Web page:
By now, Queers leader Joe King has grown used to the grumbling.
He'll hear it in record stores when his band's on tour, or in the back of clubs before a show: "The Queers have gone soft," detractors say. "Joe used to be a punk, but now he's like a Beach Boy or something."
King, the Queers' singer, songwriter and guitarist, brushes the whining aside. A glance at his biceps -- beefed up from recent stints on his brother's New England fishing boat -- shows he's anything but soft these days.
"Nothing's more punk than working on a fishing boat in the middle of winter," King, 37, said recently from his home in New Hampshire.
More than giving him credibility with punk in-crowds, the fisherman role has energized King for the current tour in support of the Queers' new album, Punk Rock Confidential. It also has provided him with a challenging, healthy regimen following time spent in a drug and alcohol rehabilitation center last year.
"It's totally removed from music," King (a.k.a. Joe Queer) said. "I'm low man on the boat, and it's totally good money."
While the new song "Rancid Motherf-----"(RealAudio excerpt) is an old-school hardcore onslaught, Punk Rock Confidential is filled primarily with the melodic punk that King had long hinted at before finally starting to perfect it on Don't Back Down.
The multi-part harmony on "I Can't Get Over You" (RealAudio excerpt) from that album was like "unlocking a new door," King said.
While myriad other punk groups, from the pioneering Ramones to Green Day, have paired pop melodies with aggressive rhythms, few have expanded the linkage with lush vocals.
Buck bassist Lisa Marr (ex-Cub), who worked with King on "I Can't Get Over You" as well as the new song, "The Sun Always Shines Around You," said the move is natural.
"The Ramones were always perceived as this really hard, punk-rock band, but it's obvious that Joey Ramone was really into '60s girl groups and the Beach Boys -- really classic-pop American stuff," Marr, who is in her early 30s, said. "It's the same with Joe Queer. All the kids are really into [hard] songs like 'Rancid Motherf-----,' but what he really loves, and what really comes through on his songs, is his total love of pop melody."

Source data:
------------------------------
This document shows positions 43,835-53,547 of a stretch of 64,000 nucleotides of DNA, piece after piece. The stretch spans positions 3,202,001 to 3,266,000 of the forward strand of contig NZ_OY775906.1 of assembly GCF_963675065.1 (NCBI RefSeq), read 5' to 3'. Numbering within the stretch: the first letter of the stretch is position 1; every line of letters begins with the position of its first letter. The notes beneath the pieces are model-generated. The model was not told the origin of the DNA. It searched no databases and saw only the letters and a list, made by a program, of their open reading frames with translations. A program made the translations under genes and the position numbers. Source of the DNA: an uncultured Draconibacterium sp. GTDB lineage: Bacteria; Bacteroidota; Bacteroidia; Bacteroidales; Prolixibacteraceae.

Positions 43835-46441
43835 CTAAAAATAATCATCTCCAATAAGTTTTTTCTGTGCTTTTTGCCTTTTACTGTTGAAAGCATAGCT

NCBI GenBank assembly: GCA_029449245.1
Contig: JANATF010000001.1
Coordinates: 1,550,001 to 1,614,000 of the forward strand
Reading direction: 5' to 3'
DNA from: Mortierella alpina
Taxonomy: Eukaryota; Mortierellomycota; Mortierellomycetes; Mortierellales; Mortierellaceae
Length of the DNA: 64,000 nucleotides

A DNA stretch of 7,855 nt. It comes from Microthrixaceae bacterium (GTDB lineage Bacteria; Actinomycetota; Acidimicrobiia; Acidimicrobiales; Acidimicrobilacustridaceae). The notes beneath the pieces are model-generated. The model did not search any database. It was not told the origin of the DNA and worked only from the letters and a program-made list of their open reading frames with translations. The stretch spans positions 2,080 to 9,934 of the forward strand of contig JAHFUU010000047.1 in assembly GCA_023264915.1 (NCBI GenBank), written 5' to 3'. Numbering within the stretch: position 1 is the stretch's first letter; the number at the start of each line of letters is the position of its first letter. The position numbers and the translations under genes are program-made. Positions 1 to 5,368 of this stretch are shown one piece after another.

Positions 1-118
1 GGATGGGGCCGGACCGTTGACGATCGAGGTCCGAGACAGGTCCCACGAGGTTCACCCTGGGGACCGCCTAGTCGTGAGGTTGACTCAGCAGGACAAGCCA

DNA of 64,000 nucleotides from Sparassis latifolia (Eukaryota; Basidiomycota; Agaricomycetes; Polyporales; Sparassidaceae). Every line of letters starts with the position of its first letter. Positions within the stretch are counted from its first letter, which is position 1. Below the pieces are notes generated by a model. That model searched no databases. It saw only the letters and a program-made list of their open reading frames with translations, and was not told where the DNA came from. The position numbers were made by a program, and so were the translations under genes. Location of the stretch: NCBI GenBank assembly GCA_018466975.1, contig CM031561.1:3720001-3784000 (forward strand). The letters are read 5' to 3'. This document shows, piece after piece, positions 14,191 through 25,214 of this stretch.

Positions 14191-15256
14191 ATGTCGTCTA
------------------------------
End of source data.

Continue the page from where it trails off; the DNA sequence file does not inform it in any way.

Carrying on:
While their music bares a resemblance to the early innovators of the pop-punk sound, few bands plow through as many changes as the Queers have in the last year or so.
Not only did King get clean, he also moved the band from Lookout to Hopeless Records and recorded with three different lineups under the Queers moniker. In October, he issued the band's sixth studio album, Punk Rock Confidential, which, with songs such as "Tamara Is a Punk" (RealAudio excerpt), is drawing packed houses on the Queers' current tour.
It was after the band's last outing, a seven-month tour in support of the well-received Don't Back Down (1996), that King decided it was time to ditch the bottle.
"I'm so sick of punk bands showing up drunk," he said. "We used to think it was cool and funny. Then all of a sudden a thousand kids were showing up, and we were too drunk to put on even a half-baked show. I don't think it's funny when kids pay six or nine bucks to see a show [and the band is drunk]. We had to keep our s--- together."
Since then, the Queers -- who have seen numerous lineup changes since King formed the group in 1982 -- have gone through several personnel shifts. Longtime drummer Hugh O'Neill left the group for health reasons, while veteran bassist B-Face joined the Groovie Ghoulies.
Earlier this year, King recruited two New Hampshire musicians to record an EP and issued another single backed by the Nobodys before settling on the current Queers roster of bassist Chris Field and guitarist Dave Swain (both members of punk outfit Jon Cougar Concentration Camp), with Steve Visneau (Mess) on drums.
"I feel like we're pushing the boundaries for the listening audience in the punk community," King said. "The kids come along with us for the most part. You're not the same person you were five years ago. I love Love Songs for the Retarded (1993) -- we still play a lot of that stuff -- but I like moving on."
Occasionally, King still pens a number in the obnoxious tradition of such early songs as "Kicked Out of the Webelos." He can rattle off a slew of similar unrecorded numbers, two of which are "I'm So Cool, You Suck" and "I Just Called to Say 'F--- You.' "
"But I'd rather do the pop stuff, that's real exciting," he said. "And plus the girls love it. I love all the guys, but I don't care what some pimply faced kid in East Butt F---, Ohio, says about me."